Rink and the Rules
The game of hockey and its rules are both simple and complicated. The object of the game is simply to score more goals than your opponent. However the various strategies and team dynamics to achieve this objective are complex and the rules and the rink itself can be a important part of winning.
A complete understanding of the rules of the game and the environment in which it is played can give a player an edge. Even if you have played the game for years, you may not have a complete understanding of the rules. We recommend that even experienced players review this chapter.
Our next web page focuses on the rules
Ice hockey is played on standard size rink which measures 200 feet by 85 feet. Some colleges and sports facilities are now installing Olympic sized rinks which are 100 feet wide and have additional room behind the net. Figure-1 shows a standard size rink. If you have the opportunity to play on an Olympic sized rink, you will notice that the passing lanes open up. A good passing team will has an advantage on a bigger rink.
Figure 1 Standard Ice Hockey Rink
The rink is surrounded by boards that are 4 feet tall and usually have Plexiglas that extends another 4 feet above the boards. The boards should all be joined together smoothly and the doors to the rink should close securely. Poorly maintained boards can be dangerous and you should think twice about playing on this type of rink.
The ice surface on indoor rinks is usually maintained with a special vehicle – predominantly made by the Zamboni company. The Zamboni machine has blades that removes about 1/4 of an inch of ice and then applies an even coat of water to resurface the ice.
To help the rink maintenance staff (and to get onto the ice as quickly as possible) it a good idea to help in moving the nets when resurfacing begins. Push the nets into the center of the rink as the Zamboni makes its first pass along the boards. Then move the nets onto the ice that has surfaced and leave the rink. After the Zamboni is done, you should not enter the ice until after the maintenance crew has shoveled all the Zamboni ice off the rink and closed up the boards. If the rink is not extremely cold, the ice may not set up quickly. If you can wait a few minutes before beginning skating, you will have a better surface for your game.
If your rink has been used by figure skaters, you should look for holes as you first skate on a newly resurfaced rink. Figure skaters jumps can gouge fairly large holes in the ice. These holes can be filled with ice shavings and water and then smoothed with a puck. Figure skaters prefer the ice temperature to be 32 degrees Fahrenheit to cushion their jumps. 25 degrees is better for hockey.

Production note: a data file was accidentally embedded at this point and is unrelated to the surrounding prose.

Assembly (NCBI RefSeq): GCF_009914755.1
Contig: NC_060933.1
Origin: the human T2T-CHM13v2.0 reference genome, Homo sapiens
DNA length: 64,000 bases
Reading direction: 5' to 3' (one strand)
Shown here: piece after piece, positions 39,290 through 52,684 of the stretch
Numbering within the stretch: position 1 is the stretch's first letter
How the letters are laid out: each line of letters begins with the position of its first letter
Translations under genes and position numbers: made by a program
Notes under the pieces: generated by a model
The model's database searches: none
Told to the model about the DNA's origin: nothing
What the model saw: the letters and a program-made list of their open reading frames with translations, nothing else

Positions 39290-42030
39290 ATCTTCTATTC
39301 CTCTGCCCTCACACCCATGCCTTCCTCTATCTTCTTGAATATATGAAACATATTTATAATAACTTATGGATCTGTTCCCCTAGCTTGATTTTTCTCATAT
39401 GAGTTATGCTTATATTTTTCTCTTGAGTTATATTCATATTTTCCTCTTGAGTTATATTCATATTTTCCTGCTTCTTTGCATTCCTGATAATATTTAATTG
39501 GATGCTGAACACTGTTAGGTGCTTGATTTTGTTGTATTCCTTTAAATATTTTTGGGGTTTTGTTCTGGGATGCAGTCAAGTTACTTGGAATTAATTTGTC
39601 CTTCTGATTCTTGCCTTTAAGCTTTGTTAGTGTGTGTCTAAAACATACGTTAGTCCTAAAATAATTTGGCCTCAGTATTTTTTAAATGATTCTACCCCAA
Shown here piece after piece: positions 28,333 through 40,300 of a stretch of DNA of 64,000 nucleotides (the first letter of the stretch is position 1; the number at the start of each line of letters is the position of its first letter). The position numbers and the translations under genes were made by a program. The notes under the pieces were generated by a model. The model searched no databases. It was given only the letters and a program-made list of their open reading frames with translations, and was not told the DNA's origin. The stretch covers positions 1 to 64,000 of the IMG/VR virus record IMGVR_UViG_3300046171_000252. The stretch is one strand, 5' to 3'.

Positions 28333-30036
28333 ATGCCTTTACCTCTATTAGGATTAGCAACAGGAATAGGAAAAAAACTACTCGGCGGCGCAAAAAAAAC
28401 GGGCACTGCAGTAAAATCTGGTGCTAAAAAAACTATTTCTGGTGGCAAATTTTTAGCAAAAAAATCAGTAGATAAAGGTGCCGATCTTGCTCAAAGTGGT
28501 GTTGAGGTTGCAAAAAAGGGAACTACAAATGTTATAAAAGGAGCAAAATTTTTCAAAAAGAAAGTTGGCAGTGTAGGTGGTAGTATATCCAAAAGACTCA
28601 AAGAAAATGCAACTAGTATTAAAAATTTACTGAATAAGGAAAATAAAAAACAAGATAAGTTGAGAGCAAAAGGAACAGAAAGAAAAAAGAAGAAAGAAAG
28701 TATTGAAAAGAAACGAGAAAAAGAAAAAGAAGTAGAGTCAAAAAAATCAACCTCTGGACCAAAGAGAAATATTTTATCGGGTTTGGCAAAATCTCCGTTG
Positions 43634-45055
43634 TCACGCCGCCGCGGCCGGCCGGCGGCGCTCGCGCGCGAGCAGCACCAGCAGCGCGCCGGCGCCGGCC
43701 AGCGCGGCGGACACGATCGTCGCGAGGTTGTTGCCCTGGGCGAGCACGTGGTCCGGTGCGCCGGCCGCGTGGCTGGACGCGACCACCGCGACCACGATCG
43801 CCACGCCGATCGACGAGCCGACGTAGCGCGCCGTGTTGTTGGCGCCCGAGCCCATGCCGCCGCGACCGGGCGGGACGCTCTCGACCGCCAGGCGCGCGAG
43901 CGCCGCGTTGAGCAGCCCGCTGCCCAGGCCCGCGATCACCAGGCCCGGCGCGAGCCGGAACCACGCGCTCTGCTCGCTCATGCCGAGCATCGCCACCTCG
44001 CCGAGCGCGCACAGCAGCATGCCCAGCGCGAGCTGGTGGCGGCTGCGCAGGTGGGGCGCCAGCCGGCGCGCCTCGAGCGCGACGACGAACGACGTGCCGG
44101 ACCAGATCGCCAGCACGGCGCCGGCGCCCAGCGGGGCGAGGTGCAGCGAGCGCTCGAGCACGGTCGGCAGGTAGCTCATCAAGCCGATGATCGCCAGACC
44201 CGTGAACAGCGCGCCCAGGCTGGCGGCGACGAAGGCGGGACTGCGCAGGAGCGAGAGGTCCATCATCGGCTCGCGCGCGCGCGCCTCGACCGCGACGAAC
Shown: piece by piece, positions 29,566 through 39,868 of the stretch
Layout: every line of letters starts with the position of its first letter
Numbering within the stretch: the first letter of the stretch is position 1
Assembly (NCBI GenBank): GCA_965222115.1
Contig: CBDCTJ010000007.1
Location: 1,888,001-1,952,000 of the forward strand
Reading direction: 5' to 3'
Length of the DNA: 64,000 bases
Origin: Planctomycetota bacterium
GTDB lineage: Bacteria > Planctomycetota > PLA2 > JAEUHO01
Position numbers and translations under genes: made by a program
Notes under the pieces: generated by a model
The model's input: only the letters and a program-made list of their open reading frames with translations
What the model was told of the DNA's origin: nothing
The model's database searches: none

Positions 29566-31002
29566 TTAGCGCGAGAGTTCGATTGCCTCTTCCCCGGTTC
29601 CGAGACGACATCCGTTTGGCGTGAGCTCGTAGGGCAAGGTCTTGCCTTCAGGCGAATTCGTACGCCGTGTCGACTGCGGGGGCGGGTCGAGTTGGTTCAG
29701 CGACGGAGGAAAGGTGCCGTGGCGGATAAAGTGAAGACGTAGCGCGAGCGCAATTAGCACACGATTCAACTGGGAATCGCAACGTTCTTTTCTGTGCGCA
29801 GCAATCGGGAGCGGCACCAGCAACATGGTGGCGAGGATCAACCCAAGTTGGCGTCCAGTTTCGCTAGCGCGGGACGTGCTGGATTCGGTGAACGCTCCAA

Rinks will have the players benches, penalty boxes and the scorer’s tables located in a variety of locations around the rink. Be aware of their location as this can be used to a team’s advantage when a penalized player returns to the rink.
In-line hockey rinks are more varied in size and can range from 200′ by 100′ to 145′ by 65′. The surface needs to be smooth and may be asphalt, wood, concrete or interlocking tiles. Because many in-line rinks are installed in spaces used for other activities, many have temporary boards that can be easily moved and stored. These boards can be as small as 8″ high to the full 48″ regular sized boards.
A blank rink diagram is included on this site – Click here for Ice Hockey rink diagram Make copies of these diagrams and use them to draw plays with your teammates.
The ice rink has a number of permanent markings that are painted on the base of the rink (usually painted concrete) below the ice surface. Most rinks have three layers. The bottom layer is painted white, the next layer has the blue lines, red lines and circles, and the top is what you skate on. The base is usually covered with 2 to 3 inches of ice.
The blue lines separate the rink into thirds. The center line is dashed and colored red. The goal line is red and extends across the front of the goal to both boards. To score, the puck must completely clear the goal line inside the goal.
The crease is a semi circle in front of the goal. Older rinks may still have the crease as a rectangle, but most rinks now have the semi circle. A goal will not count if an offensive player is in the crease (unless an offensive player is pushed into the crease by a defender.)
There is one face-off circle in the center of the rink and two at each end. They are all 15 feet in diameter. During a face-off all players, other than those facing off, must keep their skates outside of the circle. The face-off circles at each end contain small lines (known as “hash marks”). During a face-off, opposing players must keep their skates out of the circle and behind the hash marks. The hash marks are useful markers for team strategy discussions, as a defensive player may tell a wing to stay at the hash mark by the boards to await a break out pass.